In Article 7, paragraph 1, on Technology transfer and development, some Parties have introduced a reference to “responding to gender sensitive needs”. What does this addition mean, and what are its potential implications and advantages?
Gender issues have been increasingly recognised as an integral part of the international community’s efforts to address climate change. All measures taken to respond to climate change – whether focused on adaptation, loss and damage, mitigation, finance, technology or capacity building – have a gender dimension, and this could be reflected in the agreement.
It can be said that the phrase “responding to gender sensitive needs” corresponds to an effort to incorporate a gender perspective on this issue.
Gender mainstreaming is, by definition, a “process of assessing the implications for women and men of any planned action, including legislation, policies or programmes, in any area and at all levels. It is a strategy for making women’s as well as men’s concerns and experiences an integral dimension in the design, implementation, monitoring and evaluation of policies and programmes in all political, economic and social spheres, such as inequality between men and women is not perpetuated.” (Agreed Conclusions on Gender Mainstreaming. Geneva: United Nations Economic and Social Council, 1997)
In relation to technology development and transfer more specifically, it is likely that they are more affected by the barriers to dissemination and uptake of technology, hence the desire to make their needs explicit in the text.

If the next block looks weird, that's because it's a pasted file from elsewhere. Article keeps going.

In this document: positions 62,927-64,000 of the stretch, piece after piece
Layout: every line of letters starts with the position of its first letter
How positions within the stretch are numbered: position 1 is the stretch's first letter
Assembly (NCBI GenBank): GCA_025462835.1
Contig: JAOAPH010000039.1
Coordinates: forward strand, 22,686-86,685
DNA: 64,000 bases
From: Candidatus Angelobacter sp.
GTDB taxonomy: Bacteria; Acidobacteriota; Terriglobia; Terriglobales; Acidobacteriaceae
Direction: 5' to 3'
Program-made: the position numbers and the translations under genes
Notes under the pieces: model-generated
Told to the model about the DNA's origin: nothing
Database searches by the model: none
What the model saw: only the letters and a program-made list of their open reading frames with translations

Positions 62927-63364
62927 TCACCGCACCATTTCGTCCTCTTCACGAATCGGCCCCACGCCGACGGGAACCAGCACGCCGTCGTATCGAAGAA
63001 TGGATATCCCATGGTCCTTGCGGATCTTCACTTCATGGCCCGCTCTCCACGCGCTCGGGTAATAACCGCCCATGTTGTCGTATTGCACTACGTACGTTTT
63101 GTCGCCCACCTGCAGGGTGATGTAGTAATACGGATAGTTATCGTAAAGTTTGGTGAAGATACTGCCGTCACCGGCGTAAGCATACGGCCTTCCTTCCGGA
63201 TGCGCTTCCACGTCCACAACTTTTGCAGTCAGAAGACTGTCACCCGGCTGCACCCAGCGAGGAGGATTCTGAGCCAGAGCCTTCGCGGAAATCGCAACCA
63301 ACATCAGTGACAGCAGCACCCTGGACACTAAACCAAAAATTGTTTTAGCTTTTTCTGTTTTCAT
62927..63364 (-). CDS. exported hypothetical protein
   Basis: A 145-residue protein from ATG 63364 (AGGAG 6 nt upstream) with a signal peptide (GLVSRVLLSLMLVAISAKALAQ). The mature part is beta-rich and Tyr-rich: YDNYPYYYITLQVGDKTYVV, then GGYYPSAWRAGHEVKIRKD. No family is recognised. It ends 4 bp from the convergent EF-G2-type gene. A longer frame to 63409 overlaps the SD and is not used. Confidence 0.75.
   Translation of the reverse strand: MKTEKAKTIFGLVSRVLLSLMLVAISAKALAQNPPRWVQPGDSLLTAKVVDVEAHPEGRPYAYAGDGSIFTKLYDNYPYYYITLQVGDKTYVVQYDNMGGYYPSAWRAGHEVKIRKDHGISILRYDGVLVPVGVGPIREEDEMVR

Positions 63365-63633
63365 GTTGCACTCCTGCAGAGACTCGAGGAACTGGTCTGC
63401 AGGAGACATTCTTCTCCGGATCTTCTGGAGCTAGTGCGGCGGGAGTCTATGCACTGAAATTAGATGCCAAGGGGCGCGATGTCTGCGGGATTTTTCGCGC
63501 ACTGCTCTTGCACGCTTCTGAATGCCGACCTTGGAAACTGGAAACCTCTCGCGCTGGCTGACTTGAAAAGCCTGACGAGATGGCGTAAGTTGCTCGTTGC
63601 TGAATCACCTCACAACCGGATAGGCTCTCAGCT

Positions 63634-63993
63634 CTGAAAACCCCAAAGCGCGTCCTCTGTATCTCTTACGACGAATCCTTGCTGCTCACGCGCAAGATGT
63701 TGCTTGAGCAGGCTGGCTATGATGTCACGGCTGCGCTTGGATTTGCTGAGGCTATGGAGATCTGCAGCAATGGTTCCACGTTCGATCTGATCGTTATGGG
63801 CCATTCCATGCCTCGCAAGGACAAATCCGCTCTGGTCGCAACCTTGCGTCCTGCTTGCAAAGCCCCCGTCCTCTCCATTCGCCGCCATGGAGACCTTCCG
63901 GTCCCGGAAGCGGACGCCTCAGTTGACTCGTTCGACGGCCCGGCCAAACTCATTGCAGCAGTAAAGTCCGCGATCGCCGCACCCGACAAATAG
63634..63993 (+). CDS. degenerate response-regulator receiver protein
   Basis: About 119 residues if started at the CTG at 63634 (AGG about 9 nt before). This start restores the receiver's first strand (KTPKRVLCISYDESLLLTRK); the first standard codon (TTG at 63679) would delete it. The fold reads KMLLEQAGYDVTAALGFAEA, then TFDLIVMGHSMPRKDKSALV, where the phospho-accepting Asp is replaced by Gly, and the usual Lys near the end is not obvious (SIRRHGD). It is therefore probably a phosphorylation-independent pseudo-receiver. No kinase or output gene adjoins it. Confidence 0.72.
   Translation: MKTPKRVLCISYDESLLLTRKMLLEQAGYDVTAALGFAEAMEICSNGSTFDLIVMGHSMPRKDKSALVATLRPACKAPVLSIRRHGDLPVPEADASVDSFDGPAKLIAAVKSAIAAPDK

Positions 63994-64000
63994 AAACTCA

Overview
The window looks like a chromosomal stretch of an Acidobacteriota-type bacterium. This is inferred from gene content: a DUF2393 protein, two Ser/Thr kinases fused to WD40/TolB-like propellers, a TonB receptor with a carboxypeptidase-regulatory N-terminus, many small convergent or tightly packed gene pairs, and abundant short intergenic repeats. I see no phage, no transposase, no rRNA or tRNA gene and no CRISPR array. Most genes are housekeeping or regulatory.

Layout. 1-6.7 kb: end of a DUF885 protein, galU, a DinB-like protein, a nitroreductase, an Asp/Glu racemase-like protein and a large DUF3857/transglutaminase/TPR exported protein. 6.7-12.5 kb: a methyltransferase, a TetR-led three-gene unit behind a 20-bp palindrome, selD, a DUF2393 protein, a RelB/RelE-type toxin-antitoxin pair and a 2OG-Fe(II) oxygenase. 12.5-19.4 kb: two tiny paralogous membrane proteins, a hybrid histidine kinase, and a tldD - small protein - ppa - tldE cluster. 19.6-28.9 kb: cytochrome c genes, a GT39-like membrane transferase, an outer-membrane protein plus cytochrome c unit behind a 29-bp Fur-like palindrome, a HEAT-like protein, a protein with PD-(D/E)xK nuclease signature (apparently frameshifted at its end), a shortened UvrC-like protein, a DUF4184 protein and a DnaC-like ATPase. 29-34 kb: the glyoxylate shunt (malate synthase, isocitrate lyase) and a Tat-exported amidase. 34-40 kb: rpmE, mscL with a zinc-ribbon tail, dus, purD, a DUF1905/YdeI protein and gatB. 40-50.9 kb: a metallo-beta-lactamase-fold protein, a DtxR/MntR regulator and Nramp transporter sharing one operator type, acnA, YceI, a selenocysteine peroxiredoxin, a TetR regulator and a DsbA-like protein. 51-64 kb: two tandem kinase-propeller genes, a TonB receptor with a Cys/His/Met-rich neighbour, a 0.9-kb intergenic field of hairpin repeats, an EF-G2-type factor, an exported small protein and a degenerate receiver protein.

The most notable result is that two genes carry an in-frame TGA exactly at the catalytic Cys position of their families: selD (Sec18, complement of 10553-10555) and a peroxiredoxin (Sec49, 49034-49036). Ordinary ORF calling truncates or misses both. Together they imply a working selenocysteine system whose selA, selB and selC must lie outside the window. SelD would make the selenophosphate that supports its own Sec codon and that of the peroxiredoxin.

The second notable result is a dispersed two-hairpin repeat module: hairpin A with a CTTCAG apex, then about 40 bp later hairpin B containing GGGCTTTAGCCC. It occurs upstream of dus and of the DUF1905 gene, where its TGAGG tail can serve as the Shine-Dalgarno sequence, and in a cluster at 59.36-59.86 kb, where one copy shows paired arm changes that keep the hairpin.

Throughout the world, technologies are often considered to be within the purview of men. Gender norms about men’s control of technology, information, and knowledge limit women’s opportunities to learn, use, and benefit from technologies. Furthermore, across developing countries, women bear a disproportionate burden of household and family responsibilities, such as cooking, cleaning, and fetching fuel or water, as well as child and elder care. This heavy burden of unpaid household responsibilities often leads to the absence of discretionary time women can dedicate to personal interests, including learning skills that would allow them to access and utilise new technologies.
Incorporating a ‘gender focus’ would potentially advance policies in this field that address these structural barriers and are sensitive to the differentiated impacts on men and women equally.